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your truck turned out great Gene ! up
can't wait to see it back together.
are you going to do anything to the under side to protect against road salt/brine mix, such as an oil coat ?
my body work skills consist of a big hammer, a bigger hammer, a really BFH, and an assortment of pry bars and lots of cuss words...............
beer

Re: 49 Dodge pickup on a 96 Dakota 4x4 chassis [Re: moparx] #3070320
08/21/22 10:35 PM
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Originally Posted by moparx
your truck turned out great Gene ! up
can't wait to see it back together.
are you going to do anything to the under side to protect against road salt/brine mix, such as an oil coat ?
my body work skills consist of a big hammer, a bigger hammer, a really BFH, and an assortment of pry bars and lots of cuss words...............
beer


My buddy called my Sat morning and told me the paint was dry, and I could take the truck home that day if I wanted to. He helped me put the hood on, and I put the rear plate & lights on, and drove it home. I think he just wanted it out of his shop. Anyway, is sitting at home, in my garage, but I don't plan on putting the running boards & bumpers on it until Monday. I didn't take a pic of it outside.

It looks a whole lot better out in the sun! I too can't wait to see it complete! The running boards and rear bumper have been stripped to bare metal and redone. I do want to raise up the front bumper about 3" to 4". its too low to protect anything (not that it would protect much anyway, but might save the nose piece from a parking lot bump).

When I built the truck, I stripped clean the entire underside of the front fenders to bare metal, then gave them 2 coats of rust converter, two coats of primmer, and two coats of brush on black paint. Then I made inner wheel wells that cover the entire tire area that bolt up inside of the fenders. Those inner fenders were painted on both sides before last winter. Much of the inner fenders was new metal, so little other then painting, not much could have been done in the time I had, before the weather turned, pretty early last fall.

Here they mix a little sand with the salt/slime mix, so the tires did a minor sand blast to the inner fenders that was inline with the tire sand throwing path. There is an area about 6" wide on the inner fenders that has a surface rust/remaining paint area. Before this winter, I intend to pull both inner fenders, insect them, and readdress the surface protection. I may cover them with bed liner, or spray on rubberized undercoating, or simply plan on repainting them yearly, depending on what the look like (and what the underside of the fenders look like) once the inners are off. The truck sits on my cement driveway, underside oiling doesn't have much appeal at this point, but that might change once I see what I have after a single winter of use. I think the biggest thing is going to be protecting the inner fender finish from the sand blasting effect from the tires throw the sand. I also painted the inside of the rear fenders, they look about the same as the front inner fenders, about a 6" wide area inside the 9" wide rear fenders.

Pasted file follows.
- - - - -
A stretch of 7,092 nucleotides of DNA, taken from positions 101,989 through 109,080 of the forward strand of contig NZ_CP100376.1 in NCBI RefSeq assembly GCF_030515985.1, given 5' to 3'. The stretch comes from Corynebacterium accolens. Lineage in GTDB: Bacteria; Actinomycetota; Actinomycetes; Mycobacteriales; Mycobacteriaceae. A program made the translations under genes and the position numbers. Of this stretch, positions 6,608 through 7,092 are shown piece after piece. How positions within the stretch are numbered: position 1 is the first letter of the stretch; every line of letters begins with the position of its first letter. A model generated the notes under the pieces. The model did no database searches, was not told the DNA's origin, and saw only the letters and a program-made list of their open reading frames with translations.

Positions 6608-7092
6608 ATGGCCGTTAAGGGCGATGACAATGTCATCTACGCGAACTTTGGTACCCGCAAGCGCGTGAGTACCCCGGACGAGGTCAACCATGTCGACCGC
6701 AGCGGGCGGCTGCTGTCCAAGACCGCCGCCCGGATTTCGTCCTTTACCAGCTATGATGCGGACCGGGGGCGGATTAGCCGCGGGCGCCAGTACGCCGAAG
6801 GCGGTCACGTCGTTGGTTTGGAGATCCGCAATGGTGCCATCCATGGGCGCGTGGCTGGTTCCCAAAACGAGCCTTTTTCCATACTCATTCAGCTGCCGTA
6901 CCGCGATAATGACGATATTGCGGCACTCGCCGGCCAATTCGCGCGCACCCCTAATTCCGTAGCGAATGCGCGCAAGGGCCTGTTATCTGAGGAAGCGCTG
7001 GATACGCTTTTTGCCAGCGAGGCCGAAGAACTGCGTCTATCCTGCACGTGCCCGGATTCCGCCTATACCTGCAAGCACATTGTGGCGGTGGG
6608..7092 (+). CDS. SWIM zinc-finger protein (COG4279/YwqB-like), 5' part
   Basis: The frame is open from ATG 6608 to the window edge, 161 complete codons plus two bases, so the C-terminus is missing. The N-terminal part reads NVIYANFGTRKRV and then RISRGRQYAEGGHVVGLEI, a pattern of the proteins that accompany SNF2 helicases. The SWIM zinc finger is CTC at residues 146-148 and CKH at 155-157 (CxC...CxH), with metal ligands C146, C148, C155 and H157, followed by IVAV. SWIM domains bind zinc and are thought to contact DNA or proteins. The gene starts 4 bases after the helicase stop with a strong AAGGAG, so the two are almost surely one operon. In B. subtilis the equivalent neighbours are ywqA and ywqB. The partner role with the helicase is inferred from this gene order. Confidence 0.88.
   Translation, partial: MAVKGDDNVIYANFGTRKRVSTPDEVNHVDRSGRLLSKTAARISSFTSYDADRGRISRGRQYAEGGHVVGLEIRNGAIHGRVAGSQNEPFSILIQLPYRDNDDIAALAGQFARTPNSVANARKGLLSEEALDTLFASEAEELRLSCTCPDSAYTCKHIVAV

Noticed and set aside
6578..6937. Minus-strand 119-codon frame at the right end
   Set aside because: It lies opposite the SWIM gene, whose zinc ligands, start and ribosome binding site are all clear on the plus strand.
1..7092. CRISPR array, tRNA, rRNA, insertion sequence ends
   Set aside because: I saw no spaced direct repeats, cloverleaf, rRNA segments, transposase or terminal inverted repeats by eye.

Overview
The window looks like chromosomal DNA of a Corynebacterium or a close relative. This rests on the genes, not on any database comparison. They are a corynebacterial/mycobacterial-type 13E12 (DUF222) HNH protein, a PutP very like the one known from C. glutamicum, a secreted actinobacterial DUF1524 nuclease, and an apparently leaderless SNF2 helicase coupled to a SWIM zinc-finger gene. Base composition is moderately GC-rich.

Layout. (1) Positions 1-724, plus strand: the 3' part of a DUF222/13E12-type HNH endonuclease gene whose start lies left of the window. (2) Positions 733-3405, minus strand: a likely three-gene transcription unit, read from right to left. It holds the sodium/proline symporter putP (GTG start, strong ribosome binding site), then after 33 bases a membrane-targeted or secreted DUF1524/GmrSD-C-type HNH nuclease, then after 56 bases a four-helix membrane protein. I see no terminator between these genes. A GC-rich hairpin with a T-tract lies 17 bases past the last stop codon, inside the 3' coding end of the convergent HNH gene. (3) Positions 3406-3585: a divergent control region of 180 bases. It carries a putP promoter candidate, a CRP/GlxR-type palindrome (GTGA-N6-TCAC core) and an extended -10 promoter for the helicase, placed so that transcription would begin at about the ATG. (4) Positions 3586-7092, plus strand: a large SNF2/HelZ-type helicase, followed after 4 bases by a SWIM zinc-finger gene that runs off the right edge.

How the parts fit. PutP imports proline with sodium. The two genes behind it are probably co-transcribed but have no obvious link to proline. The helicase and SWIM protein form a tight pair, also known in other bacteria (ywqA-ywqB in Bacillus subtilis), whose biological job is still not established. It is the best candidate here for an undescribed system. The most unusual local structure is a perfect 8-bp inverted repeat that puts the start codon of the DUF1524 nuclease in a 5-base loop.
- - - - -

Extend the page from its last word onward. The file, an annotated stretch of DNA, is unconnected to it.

About that hammer thing... I had the advantage of being a 3rd year auto shop student in a school that you had to be a sophomore before you could get into auto shop. I also had the opportunity to be one of only 8 guys that had that option at that time. Those of us that were 3rd year students got to choose a different topic related to the automotive industry for each 1/4 of our 12th grade class. As such, my one buddy (also in his 3rd year) and I did an auto body 1/4. We were taught the proper way to braze (& gas weld), hammer and dolly dents, spread and sand filler, and prepare a vehicle for paint (we couldn't actually paint there, would never had cleared the front office, not really sure how we got to actually do body work to tell the truth). BTW, we both Aced that 1/4. I also did a 1/4 on tires (radial tires were just coming out), a 1/4 on automotive steering and suspension, and a 1/4 on automotive brakes. I was working in a garage that did all that stuff at the time. In addition to the actual in class work, we had to do a 10 page write up, complete with pictures and documentation. It was a fun year! Gene

Re: 49 Dodge pickup on a 96 Dakota 4x4 chassis [Re: poorboy] #3070471
08/22/22 02:05 PM
08/22/22 02:05 PM
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there was no auto shop in my high school. we had wood shop and basic electrical shop, and both classes were taught by teachers that were looking more toward retirement than teaching.
i got a job at a body shop in 1968, and that lasted until 1972 when the owner closed the shop and moved out of the state to take a job with an insurance company chasing fraudulent claims.
it was during this time period i bought my charger as a total, and learned how to tackle a large project. the guys that worked at that shop were a great bunch, and i am proud to say i am great friends with the shop foreman and his wife to this day.
back then, as i had little body work experience other than bolting on fenders and other removable parts, at first i was assigned the task of floor sweeper/general cleanup guy and "gofer".
i gradually got to help sand vehicles for paint jobs and did a lot of masking. i was also assigned the job of tow truck driver. i enjoyed that a lot !